As researchers and industry representatives converged on Winnipeg for the 2017 Agricultural Bioscience International Conference (ABIC) this week, nearly 250 participants received a small cookbook that highlights how science reaches your dinner table.
The “Hot Elements” cookbook is a tasty fusion between science, health and recipe development, created in partnership between the Culinary Research & Innovation (CRI) team at Red River College, Genome Prairie and the Manitoba Agri-Health Research Network (MAHRN).“This recipe book was a great way to engage the students with the science community through our industry partners. These types of research partnerships are important to our program,” said Mavis McRae, Research Professional with CRI.
The conference itself focused on the role of agricultural bioscience in addressing climate change, population growth, global hunger, and food waste, among other critical problems.
The College’s CRI team whipped up 10 delicious recipes, utilizing ingredients that are being studied by Genome Prairie partners to address global concerns.
“The positive reception for this cookbook among our research community and the Canadian Genomics Enterprise has opened our eyes to the possibility of more practical and applied collaborations of this kind among researchers across the country,” said Simon Potter, Director of Operations at Genome Prairie.
MAHRN provided a regional twist, as all of the recipes include ingredients identified in the Canadian Climate Advantaged Diet (CCAD), a diet being studied and developed by MAHRN that highlights the health benefits of prairie-based foods.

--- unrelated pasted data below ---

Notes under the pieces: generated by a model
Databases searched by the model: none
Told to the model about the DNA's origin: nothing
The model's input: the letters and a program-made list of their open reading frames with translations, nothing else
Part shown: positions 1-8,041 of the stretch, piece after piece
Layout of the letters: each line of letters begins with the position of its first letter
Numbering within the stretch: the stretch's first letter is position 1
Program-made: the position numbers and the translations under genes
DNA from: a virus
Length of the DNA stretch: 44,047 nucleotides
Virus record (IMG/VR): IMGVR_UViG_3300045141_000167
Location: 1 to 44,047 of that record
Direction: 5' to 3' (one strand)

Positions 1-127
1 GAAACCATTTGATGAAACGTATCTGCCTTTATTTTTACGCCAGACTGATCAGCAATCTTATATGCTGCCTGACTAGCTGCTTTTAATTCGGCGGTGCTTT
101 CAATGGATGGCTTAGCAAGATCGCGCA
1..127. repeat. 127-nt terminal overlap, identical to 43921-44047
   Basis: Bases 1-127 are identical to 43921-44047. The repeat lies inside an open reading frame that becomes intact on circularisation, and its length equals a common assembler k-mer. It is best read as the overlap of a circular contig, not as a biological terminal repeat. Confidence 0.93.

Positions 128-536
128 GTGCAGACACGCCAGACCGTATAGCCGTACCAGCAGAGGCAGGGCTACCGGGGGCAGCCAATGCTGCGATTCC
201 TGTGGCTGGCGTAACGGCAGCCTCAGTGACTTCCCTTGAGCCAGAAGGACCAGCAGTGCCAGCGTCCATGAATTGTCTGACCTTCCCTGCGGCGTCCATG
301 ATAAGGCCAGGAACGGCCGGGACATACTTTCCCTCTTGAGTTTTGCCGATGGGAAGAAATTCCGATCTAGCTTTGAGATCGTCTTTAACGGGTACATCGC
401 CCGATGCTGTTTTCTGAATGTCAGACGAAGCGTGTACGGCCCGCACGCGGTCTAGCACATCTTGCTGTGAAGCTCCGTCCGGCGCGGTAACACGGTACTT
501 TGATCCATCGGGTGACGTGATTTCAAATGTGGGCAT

“What I love about the cookbook, beyond the creative presentation, is that tools like this make what we do—from lab, through scale-up and ultimately to improve quality of life—more accessible to a broad population,” said Lee Anne Murphy, Executive Director of MAHRN.
The cookbook was launched on Sunday, September 24, during an evening event as part of the conference.
The cookbook brings to life the importance of engaging all stakeholders in the food and agriculture system, including chefs, to provide solutions and new approaches to global challenges while keeping food tasty and fun.
The project allowed a College culinary co-op student to develop her culinary skills with recipe creation and plating, which is an important part of her training. A College Creative Communications student also tackled food photography—known to be a challenging subject.